Sunday, June 19, 2016

Promotional Post: The Private Secretary by Summer Devon #Review #Excerpt #Giveaway

Author: Summer Devon
Book: The Private Secretary
Publisher: Kate Rothwell
Publication date: June 13, 2016
Length: 141 pages

Reviewed by Meredith


Down on his luck and desperate for employment, Ezra Seton is offered only one job: to work in the house of a heartless bully, the very man who drove Ezra's lover away. Gritting his teeth, Ezra takes the position. But neither the new job nor the master of house are what he expected. Still, he vows to keep his distance, no matter how difficult it is to maintain his composure.

Robert Demme's pleasure-seeking days are over. Having rescued his cousin Ambrose from a lunatic asylum, he expends much of his energy pacifying the fragile eccentric. Hiring an assistant offers some relief--and also intriguing temptation. Unfortunately, the fascinating Seton apparently loathes him. Determined to discover the reason, Robert uses his considerable wit to get under the man's skin, stunned when his plan backfires. Instead of unraveling the stalwart secretary, Robert has undone himself. All he's accomplished is a deepening of his own interest.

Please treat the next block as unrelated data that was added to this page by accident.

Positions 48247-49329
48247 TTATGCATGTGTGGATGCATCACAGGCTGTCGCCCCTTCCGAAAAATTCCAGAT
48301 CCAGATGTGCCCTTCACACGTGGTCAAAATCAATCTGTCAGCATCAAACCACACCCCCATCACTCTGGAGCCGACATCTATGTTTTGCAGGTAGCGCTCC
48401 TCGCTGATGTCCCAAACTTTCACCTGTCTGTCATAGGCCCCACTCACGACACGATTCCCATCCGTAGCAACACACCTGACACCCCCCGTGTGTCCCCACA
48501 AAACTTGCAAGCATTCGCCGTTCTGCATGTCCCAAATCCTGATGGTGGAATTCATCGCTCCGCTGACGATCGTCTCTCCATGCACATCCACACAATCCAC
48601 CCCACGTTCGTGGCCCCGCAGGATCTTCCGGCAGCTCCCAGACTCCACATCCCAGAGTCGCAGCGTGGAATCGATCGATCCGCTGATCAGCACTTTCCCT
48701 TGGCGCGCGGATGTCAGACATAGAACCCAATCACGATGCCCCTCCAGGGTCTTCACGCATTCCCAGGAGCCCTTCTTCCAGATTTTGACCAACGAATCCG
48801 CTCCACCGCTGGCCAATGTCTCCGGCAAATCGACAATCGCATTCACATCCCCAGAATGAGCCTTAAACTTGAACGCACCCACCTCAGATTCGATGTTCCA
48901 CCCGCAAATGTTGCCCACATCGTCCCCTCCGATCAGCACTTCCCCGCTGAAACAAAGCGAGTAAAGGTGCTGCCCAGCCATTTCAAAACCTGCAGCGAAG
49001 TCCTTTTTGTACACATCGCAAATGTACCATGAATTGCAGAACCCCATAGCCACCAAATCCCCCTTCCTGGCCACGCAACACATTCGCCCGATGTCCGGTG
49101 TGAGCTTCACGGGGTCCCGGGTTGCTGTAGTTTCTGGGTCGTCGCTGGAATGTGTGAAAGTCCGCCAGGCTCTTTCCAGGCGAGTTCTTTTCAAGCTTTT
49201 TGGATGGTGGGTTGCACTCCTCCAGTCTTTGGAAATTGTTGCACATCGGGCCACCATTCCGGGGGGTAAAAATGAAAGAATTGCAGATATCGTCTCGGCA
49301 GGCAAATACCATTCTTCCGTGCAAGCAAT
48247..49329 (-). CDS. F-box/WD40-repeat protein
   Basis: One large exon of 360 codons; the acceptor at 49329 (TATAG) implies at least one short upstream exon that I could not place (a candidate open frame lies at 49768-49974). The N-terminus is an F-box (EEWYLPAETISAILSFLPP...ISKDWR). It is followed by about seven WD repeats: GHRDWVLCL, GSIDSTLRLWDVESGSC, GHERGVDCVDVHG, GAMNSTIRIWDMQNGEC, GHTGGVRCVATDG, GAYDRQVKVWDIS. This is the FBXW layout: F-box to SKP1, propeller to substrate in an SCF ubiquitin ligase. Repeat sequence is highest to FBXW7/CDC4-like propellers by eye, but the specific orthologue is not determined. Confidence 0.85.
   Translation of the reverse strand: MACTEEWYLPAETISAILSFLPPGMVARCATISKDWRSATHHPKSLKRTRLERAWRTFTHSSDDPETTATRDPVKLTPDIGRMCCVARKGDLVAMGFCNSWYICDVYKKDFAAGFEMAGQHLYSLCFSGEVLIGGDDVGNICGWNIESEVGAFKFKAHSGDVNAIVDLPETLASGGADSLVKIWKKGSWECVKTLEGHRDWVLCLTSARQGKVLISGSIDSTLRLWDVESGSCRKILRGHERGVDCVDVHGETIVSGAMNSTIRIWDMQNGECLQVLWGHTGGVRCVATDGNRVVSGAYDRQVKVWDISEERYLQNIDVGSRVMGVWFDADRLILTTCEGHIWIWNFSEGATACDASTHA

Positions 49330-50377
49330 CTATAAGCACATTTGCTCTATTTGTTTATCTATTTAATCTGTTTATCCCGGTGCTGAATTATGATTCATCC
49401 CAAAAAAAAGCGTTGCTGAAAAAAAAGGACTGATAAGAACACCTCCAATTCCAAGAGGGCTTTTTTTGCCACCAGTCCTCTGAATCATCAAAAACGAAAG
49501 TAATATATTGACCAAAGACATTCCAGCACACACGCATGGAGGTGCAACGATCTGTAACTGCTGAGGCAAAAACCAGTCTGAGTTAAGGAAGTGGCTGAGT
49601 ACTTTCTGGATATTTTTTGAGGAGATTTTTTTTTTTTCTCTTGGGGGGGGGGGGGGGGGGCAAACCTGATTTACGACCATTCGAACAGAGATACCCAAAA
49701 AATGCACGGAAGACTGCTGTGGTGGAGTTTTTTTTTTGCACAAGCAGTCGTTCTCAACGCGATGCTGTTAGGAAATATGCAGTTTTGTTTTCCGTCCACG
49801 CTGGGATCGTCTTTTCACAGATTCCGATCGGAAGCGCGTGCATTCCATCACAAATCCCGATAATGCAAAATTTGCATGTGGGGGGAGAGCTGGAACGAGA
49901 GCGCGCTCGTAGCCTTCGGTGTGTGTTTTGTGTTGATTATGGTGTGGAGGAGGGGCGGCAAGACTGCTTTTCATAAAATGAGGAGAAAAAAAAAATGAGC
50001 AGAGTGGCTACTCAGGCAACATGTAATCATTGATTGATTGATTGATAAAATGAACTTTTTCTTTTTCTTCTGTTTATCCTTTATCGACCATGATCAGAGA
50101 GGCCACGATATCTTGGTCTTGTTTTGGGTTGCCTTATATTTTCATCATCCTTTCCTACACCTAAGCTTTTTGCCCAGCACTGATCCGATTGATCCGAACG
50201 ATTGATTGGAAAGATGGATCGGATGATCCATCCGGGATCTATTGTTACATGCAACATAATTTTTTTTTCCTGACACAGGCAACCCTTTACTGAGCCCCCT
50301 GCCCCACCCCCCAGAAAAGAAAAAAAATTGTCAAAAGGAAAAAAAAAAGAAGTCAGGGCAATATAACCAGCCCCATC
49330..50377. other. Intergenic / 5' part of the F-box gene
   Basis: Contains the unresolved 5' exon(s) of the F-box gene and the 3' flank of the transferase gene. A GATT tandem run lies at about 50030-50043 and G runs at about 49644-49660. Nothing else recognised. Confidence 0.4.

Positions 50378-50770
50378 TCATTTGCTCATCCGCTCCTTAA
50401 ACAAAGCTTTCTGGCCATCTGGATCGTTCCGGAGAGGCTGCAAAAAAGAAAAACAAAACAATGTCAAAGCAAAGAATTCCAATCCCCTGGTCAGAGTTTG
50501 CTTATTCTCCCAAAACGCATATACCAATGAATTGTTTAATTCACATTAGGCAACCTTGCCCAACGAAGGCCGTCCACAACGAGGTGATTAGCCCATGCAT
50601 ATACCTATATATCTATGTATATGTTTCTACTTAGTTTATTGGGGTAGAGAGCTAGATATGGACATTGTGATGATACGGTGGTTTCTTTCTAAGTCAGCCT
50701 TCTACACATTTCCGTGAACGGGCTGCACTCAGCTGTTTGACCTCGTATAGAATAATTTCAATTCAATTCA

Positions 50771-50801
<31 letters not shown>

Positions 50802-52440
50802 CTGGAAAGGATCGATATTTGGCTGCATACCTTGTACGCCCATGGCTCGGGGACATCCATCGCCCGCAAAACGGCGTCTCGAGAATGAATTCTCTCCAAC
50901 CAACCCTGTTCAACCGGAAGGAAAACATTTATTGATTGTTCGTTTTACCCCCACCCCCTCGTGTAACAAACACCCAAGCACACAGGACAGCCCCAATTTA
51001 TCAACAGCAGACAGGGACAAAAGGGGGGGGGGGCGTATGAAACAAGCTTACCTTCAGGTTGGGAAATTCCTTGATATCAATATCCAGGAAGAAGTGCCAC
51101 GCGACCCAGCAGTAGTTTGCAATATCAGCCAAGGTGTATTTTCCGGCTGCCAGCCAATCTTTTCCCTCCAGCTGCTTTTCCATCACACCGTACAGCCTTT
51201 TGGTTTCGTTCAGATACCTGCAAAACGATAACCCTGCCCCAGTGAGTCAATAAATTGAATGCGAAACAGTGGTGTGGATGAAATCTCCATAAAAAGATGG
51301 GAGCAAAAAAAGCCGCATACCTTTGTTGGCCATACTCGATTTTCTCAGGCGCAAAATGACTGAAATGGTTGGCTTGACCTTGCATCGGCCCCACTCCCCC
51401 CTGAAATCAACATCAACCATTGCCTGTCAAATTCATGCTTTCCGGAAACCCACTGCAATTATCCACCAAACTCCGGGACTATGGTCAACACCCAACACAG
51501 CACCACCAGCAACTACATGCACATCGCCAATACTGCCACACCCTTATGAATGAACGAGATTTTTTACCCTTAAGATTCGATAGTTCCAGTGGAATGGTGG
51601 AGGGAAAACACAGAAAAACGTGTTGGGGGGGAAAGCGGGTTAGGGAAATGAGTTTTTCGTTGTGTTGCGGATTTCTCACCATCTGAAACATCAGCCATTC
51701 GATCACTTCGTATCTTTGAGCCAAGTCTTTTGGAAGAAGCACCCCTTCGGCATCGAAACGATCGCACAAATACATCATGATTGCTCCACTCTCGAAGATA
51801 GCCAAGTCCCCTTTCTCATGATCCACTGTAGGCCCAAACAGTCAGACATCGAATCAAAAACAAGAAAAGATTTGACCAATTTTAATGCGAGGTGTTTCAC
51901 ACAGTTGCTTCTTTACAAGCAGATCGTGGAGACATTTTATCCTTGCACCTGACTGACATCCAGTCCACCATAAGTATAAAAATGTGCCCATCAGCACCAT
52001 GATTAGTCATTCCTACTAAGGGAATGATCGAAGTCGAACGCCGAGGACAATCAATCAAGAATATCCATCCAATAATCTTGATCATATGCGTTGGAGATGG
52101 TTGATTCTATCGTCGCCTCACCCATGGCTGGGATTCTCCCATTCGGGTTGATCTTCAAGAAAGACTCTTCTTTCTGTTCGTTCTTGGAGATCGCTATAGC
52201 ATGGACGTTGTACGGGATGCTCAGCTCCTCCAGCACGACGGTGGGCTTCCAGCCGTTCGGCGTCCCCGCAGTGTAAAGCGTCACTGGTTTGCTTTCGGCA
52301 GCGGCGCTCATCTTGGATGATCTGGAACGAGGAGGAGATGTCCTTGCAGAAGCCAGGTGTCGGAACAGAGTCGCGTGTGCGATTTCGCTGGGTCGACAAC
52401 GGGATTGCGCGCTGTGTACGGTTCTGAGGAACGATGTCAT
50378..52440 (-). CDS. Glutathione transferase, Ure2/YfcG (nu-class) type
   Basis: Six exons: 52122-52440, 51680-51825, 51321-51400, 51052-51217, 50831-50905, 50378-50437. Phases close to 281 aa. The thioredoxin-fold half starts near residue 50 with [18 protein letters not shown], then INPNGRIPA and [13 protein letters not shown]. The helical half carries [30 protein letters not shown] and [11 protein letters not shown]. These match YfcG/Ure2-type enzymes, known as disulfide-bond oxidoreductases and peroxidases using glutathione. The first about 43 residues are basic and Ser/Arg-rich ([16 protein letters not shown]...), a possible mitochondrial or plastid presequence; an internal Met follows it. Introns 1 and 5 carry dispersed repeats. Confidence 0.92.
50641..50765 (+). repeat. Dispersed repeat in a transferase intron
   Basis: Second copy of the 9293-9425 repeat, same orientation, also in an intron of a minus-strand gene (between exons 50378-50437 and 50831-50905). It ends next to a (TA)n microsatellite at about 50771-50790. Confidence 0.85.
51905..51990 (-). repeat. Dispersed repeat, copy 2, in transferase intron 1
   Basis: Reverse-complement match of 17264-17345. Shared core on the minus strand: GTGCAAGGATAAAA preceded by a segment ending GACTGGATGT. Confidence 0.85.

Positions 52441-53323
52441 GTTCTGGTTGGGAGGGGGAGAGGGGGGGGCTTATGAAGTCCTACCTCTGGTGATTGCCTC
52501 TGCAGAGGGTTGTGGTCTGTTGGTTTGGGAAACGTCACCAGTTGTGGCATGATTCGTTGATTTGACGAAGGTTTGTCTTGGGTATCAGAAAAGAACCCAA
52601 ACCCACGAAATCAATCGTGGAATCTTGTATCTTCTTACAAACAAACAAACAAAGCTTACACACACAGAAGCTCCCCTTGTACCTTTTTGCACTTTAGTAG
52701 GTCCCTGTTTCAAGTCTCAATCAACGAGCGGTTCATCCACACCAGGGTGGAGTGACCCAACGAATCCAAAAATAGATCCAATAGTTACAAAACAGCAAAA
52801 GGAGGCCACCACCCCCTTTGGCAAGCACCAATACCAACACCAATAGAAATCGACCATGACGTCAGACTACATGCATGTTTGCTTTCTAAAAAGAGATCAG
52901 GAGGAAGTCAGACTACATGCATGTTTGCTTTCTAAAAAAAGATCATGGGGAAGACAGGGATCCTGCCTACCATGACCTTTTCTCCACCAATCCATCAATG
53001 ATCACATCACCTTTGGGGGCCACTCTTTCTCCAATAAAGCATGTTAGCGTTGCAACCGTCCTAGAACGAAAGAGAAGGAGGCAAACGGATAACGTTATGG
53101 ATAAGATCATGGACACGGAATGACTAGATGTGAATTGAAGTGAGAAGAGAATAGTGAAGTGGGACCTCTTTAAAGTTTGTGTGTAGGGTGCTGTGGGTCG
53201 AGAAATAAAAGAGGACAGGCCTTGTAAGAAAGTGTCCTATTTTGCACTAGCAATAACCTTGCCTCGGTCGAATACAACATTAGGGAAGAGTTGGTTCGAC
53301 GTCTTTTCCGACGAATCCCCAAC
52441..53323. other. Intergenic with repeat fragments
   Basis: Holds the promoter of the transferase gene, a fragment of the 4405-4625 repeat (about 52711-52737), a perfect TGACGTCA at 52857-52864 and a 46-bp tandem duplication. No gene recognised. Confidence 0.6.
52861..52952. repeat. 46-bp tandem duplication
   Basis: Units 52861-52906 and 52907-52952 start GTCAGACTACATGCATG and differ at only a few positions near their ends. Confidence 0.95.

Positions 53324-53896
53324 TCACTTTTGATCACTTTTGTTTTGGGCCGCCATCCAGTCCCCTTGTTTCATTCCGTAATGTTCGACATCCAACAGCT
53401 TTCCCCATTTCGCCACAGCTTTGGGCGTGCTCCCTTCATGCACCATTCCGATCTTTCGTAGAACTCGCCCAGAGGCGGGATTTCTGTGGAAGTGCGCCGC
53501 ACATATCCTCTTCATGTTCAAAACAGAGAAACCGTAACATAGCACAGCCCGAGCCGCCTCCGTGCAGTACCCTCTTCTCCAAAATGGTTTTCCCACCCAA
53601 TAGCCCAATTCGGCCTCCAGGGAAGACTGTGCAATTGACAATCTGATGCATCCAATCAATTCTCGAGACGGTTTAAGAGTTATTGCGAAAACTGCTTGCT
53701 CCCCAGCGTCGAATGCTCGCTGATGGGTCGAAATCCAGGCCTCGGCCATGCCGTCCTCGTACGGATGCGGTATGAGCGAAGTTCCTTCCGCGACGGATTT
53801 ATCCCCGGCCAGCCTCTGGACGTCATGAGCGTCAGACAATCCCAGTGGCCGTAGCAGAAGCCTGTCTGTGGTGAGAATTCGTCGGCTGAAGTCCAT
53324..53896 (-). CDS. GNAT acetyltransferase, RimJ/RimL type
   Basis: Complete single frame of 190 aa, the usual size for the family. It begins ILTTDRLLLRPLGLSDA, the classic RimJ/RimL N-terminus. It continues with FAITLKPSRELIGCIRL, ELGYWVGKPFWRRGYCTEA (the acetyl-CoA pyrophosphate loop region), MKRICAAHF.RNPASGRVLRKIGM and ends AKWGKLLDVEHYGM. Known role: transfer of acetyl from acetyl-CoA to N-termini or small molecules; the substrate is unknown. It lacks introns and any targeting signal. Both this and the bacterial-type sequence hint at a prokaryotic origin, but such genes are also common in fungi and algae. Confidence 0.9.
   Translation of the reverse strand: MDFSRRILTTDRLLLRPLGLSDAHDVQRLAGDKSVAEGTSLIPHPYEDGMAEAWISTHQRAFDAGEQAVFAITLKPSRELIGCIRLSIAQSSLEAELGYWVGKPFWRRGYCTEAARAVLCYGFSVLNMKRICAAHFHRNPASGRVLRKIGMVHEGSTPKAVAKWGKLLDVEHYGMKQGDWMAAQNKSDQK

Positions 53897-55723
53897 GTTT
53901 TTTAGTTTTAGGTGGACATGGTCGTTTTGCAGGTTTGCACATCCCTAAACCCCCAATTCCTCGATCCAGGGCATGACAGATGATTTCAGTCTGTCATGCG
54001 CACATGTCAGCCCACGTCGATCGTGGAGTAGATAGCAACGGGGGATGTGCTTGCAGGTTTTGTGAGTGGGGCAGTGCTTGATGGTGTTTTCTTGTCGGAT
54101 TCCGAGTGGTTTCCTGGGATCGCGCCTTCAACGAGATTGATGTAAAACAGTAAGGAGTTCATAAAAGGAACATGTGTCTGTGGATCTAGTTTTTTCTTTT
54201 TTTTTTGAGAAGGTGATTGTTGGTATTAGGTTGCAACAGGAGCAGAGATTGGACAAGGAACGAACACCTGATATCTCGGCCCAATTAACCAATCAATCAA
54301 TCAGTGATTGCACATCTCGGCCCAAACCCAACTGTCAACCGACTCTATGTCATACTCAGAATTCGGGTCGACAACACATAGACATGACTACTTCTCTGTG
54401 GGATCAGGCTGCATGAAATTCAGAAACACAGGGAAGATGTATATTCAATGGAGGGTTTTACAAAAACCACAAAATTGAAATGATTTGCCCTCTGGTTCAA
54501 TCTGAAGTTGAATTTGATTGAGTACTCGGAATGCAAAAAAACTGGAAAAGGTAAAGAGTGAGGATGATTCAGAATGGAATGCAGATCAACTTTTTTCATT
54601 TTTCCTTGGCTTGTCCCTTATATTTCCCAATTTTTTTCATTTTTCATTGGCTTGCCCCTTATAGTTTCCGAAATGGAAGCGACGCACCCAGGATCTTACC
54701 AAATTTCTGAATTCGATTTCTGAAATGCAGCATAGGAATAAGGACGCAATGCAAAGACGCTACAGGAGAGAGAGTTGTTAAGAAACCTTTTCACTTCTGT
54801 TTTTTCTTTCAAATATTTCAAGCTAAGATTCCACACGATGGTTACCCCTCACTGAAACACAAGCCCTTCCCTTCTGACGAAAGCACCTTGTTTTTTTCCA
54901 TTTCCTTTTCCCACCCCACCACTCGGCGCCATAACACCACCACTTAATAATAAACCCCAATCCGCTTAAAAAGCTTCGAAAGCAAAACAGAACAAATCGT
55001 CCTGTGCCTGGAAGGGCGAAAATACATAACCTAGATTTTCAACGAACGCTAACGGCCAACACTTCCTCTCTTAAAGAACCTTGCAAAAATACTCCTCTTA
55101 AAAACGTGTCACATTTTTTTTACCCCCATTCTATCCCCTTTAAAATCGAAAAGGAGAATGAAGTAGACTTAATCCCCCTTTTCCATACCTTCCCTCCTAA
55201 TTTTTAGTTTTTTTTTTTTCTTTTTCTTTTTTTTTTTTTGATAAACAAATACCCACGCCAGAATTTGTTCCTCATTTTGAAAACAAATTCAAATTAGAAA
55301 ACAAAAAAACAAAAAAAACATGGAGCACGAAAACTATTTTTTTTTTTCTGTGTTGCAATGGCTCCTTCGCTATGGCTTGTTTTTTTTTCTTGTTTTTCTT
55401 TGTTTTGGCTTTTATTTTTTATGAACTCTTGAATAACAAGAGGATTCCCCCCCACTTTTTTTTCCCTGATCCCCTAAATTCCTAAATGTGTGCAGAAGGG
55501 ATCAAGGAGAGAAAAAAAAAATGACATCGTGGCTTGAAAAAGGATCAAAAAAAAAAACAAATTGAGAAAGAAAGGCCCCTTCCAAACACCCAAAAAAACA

When the two spend the night together in an inn, their mutual desire proves too strong. The secretary and the gentleman succumb to lust. But when Ezra's old flame reappears and the cousin's experiments go awry, it's a battle to discover which will win the day: love or lunacy.

This edition includes a selection from Simon and the Christmas Spirit, a title by Summer Devon and Bonnie Dee.


A few days after he’d found the secretary up a ladder, Robert was cautiously optimistic. He paused outside the study door to listen to his cousin’s monotonous droning and the new secretary’s pencil scratching on a pad. God knew Robert was fond enough of his cousin, but when they were between secretaries, Ambrose expected him to take those notes and fetch scraps for the vermin. And maybe, if this one worked out, Robert might be able to get away more often, or even hold a party—one without Ambrose.

Though he was well used to Ambrose and his quirks, anytime someone visited their home, Robert had to stop himself from apologizing for the awkwardness created by Ambrose’s pronouncements and occasional fits. Always a good lesson to remember that he mustn’t care for the world’s good opinion.

The invitations to dine and to balls and parties remained steady even after his cousin came to live with him. To celebrate the fact that life might become more settled at last, Robert had indulged in his interest in wearing clothes that were just on the fantastical side. Velvets or a brocade vest that was out of fashion—though he didn’t consider choosing one’s own clothes a creative activity.
His parties… A pity they had to come to an end, but soon after Ambrose moved in, Robert decided that his cousin and such events didn’t mix. Robert missed that one aspect of his old life. Really, one might consider his parties works of art.